Main property in package.json defines package entry point

You know your project's dependencies are installed under node_modules directory. But, when you do require('lodash'), how does Node know which file to load?

"How does Node know which file to read when loading a module?"

Module loading works in two phases

When loading a dependency, Node.js works in two phases. This is in contrast to loading a core node module with require('fs') or a local module with require('./queue/mem.js'). A dependency is loaded in two phases

  1. the right directory is looked up and
  2. the entry point within that directory is located.

Finding directory

The runtime looks up all directories that are on the path from the current file to the root of the file system. In each directory, Node checks if it contains a node_modules directory. If it does, the runtime goes inside that directory to look for a sub-directory identical to the module identifier being required. Node tries this until it finds a hit, or as a last resort, it tries few global system directories.

Locating entry point

After finding the directory, Node tries a couple of strategies to determine the entry point of the package. The entry point is the file, whose module.exports object is returned as the return value of a require()-call.

First, Node looks for a package.json file and checks if it contains a main property. It will be used to point a file inside the package directory that will be the entry point. If main property does not exist, then Node tries in order index.js, index.json and index.node.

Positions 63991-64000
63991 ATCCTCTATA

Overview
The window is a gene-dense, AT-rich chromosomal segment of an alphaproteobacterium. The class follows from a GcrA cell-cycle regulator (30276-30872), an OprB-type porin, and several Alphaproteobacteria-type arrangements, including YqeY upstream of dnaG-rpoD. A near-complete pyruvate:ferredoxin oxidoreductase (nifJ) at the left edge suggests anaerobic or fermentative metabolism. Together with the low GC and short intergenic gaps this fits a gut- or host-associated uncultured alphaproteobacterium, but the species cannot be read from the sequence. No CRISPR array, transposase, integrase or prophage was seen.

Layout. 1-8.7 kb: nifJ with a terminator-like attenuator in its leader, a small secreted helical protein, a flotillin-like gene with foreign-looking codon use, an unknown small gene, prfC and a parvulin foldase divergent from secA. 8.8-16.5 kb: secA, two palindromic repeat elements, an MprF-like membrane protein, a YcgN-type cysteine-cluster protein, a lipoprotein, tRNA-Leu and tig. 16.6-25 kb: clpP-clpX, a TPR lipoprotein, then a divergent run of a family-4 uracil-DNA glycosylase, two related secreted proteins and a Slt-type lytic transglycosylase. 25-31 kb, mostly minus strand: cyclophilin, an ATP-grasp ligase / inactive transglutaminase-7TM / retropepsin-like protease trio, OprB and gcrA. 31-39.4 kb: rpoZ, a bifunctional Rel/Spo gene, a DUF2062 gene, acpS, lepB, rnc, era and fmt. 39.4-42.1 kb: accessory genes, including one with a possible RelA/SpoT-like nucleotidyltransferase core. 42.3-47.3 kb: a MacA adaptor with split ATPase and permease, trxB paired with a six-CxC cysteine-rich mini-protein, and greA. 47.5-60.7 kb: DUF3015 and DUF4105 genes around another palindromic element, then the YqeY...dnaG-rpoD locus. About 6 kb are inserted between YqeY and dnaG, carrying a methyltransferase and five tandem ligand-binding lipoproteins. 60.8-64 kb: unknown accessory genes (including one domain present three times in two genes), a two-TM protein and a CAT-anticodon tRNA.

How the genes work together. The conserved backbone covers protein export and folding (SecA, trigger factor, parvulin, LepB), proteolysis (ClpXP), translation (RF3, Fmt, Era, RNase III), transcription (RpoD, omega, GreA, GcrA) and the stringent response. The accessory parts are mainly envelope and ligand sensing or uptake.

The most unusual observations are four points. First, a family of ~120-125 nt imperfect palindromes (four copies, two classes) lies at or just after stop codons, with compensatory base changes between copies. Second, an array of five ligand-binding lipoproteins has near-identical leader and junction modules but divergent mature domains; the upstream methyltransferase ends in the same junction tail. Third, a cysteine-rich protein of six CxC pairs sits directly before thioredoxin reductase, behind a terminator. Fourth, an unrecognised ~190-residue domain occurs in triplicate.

1. if package.json contains a main property, then use that
  2. if no main property, then try to load
    1. index.js
    2. index.json
    3. index.node

What does entry point look like for popular packages

What is done inside a package is up to the module authors. There are a couple of ways to organize the entry point to a package. Here's how some of the popular npm modules do it.

Package Main property in package.json
lodash "lodash.js"
chalk "source"
react
request "index.js"
commander "index"
moment "./moment.js"
debug "./src/index.js"
tslib "tslib.js"
fs-extra "./lib/index.js
Entry points of popular npm packages.

It can be seen that many packages define the main property, and only a few leave it to the default lookup convention.

Node doesn't wait for your database call to finish?

Node doesn't wait for your database call to finish?

Learn how asynchronous calls work and make your app run as you intended. Get short email course on asynchronicity and two chapters from Finish Your Node App.

Take Free Course